Scott & Scott, LLP Responds to BSA's 2010 Global Software Piracy Study

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Software audit defense law firm, Scott & Scott, LLP, responds to May 12 Business Software Alliance news release announcing the results of the 2010 BSA Global Software Piracy Study.

Scott & Scott, LLP

Threatening end users with litigation in software audit cases does nothing to ease licensing complexities or reduce the global software piracy rate..

Scott & Scott, LLP, an intellectual property and technology law firm with a software audit defense practice, responds to five points in a May 12 Business Software Alliance news release announcing the results of the 2010 BSA Global Software Piracy Study.

BSA: Software piracy is escalating in value despite survey evidence that most people prefer licensed software.

Scott & Scott: Software licenses are unique, lengthy and complex. Most businesses do not have the resources – both financial and human – to interpret software license agreements and establish costly compliance initiatives required by the software industry.

BSA: The software industry is being robbed blind by people who don’t know the software they are using is illegal.

Scott & Scott: The financial facts of some of the leading BSA members fail to support the “robbed blind” argument. Microsoft has a market cap of $203.7 Billion with $62.48 Billion in cash. Adobe paid its CEO $12,228,214 while Symantec paid its CEO $9,022,349 in total compensation in 2010.

Robert J. Scott, Managing Partner, of Scott & Scott, LLP, says: “If the BSA and its members would do more to simplify the current complexity of their licenses, it would go a long way to solving consumer confusion.”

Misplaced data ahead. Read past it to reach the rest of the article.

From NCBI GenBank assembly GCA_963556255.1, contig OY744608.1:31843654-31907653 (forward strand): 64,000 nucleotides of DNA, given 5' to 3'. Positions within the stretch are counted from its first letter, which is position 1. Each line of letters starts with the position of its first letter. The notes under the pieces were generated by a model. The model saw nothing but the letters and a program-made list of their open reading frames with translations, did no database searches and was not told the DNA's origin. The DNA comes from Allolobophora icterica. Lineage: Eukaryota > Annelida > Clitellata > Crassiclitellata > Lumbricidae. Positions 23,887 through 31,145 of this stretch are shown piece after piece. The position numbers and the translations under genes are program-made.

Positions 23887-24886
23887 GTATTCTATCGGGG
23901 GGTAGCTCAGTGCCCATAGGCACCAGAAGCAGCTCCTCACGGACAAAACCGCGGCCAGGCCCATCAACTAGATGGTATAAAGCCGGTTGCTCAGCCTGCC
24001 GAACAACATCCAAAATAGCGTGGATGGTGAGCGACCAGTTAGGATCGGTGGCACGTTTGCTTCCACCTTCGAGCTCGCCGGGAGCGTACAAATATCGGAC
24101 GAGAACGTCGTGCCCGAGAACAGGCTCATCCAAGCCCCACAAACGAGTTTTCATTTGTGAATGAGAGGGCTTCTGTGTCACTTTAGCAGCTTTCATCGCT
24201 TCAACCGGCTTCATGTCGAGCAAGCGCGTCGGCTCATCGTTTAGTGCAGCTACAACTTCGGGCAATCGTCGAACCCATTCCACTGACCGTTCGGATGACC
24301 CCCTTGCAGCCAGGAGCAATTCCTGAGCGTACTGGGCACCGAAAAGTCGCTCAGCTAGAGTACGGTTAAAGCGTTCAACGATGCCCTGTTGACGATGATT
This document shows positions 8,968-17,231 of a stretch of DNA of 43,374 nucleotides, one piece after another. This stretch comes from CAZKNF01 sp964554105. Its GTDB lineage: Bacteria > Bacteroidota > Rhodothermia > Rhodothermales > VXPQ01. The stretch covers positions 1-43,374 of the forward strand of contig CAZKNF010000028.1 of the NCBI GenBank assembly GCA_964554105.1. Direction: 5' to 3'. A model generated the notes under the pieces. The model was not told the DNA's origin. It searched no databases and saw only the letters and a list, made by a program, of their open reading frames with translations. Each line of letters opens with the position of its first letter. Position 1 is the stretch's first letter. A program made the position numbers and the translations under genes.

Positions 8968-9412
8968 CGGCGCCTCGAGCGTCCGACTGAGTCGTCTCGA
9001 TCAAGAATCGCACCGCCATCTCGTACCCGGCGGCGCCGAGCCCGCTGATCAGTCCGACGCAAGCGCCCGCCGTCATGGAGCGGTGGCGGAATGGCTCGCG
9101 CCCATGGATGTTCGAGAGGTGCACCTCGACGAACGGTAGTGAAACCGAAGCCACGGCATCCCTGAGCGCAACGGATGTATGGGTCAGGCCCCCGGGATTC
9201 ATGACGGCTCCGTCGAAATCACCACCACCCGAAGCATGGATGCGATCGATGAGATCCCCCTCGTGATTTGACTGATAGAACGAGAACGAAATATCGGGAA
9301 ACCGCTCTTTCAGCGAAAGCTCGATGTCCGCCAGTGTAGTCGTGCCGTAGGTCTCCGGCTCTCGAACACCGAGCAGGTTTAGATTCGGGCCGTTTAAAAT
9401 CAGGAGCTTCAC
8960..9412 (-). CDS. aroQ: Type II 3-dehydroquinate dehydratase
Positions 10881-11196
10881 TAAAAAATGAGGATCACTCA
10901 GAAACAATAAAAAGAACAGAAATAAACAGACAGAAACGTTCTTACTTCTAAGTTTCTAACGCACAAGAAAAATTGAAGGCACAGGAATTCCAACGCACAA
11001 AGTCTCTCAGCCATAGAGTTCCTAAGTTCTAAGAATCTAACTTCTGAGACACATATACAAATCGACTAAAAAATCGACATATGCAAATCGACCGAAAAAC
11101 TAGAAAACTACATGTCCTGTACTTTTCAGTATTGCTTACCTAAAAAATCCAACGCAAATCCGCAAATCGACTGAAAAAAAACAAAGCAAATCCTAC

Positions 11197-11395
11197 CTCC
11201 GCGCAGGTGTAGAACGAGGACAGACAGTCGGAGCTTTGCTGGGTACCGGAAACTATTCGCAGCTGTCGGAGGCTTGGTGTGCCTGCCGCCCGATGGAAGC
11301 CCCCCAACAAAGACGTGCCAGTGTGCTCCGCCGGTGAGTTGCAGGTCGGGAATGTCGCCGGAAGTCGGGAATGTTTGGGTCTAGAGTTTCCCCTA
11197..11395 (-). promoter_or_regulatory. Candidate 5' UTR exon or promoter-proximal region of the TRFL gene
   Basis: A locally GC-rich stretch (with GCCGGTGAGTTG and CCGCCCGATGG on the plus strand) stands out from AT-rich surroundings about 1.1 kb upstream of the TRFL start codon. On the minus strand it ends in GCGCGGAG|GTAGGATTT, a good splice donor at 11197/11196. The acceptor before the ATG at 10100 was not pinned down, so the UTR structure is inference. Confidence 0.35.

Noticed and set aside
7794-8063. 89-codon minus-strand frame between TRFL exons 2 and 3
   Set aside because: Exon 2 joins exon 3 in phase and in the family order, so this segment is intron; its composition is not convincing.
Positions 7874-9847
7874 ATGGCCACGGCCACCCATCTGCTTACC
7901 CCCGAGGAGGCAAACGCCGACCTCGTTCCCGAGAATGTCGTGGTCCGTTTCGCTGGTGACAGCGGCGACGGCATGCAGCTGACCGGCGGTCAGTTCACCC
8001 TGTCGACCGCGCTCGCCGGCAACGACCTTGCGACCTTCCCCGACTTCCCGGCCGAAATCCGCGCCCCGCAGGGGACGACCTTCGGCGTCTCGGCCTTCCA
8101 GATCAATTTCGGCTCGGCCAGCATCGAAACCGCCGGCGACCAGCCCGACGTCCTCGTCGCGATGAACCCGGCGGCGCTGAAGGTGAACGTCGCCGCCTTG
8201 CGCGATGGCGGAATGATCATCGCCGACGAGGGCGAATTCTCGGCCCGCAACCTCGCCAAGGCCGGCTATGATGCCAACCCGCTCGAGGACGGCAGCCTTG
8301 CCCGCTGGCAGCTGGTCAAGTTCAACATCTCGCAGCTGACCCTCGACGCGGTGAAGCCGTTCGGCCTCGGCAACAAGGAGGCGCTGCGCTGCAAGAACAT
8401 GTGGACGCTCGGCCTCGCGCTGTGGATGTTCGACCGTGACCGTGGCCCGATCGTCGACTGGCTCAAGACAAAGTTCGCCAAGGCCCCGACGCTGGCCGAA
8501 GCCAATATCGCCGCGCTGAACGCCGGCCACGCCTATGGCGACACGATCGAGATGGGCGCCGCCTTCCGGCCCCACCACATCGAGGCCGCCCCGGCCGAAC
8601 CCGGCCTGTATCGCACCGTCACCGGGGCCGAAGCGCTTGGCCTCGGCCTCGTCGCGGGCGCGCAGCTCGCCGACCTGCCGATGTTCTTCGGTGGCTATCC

BSA: Software piracy is an urgent problem for the whole economy.

Scott & Scott: In our opinion, the industry should make it easier for customers to manage their software, reduce the cost of software, and eliminate payment of reward money to disgruntled employees, many of whom are IT employees who are suspect in the software installation they report.

BSA: The findings show that U.S. is at a competitive disadvantage to the emerging economies that are paying less for software.

Scott & Scott: The answer is to increase the value that U.S. businesses derive from business software usage. Complicated licensing schemes and adversarial audits increase costs and damage U.S. company competitiveness.

BSA: The software industry is doing everything it can to promote legal use.

Scott & Scott: The study reveals that complexity of licensing rules is the primary cause for unlicensed software. “Threatening end users with litigation in software audit cases does nothing to ease licensing complexities or reduce the global software piracy rate. In our opinion, it is not the right way to lead by example,” said Scott.

About Scott & Scott, LLP:

Scott & Scott, LLP (http://www.scottandscottllp.com and http://www.bsadefense.com) is a boutique intellectual property and technology law firm providing software audit defense and software compliance solutions, all protected by attorney-client and work-product privileges.

Scott began focusing on representing companies audited by the BSA after the BSA audited one of his companies. “I still remember the sinking feeling I had when I received the audit letter from the BSA in Washington.” said Scott. We vigorously defended our position and successfully settled the matter out of court. Since then, Scott & Scott’s attorneys have devoted their time and energy to educate colleagues and work with small to mid-size businesses to resolve their disputes with the BSA. The firm has defended more than 205 companies throughout the U.S. and Canada against allegations of software piracy by the BSA.

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Anita Scott
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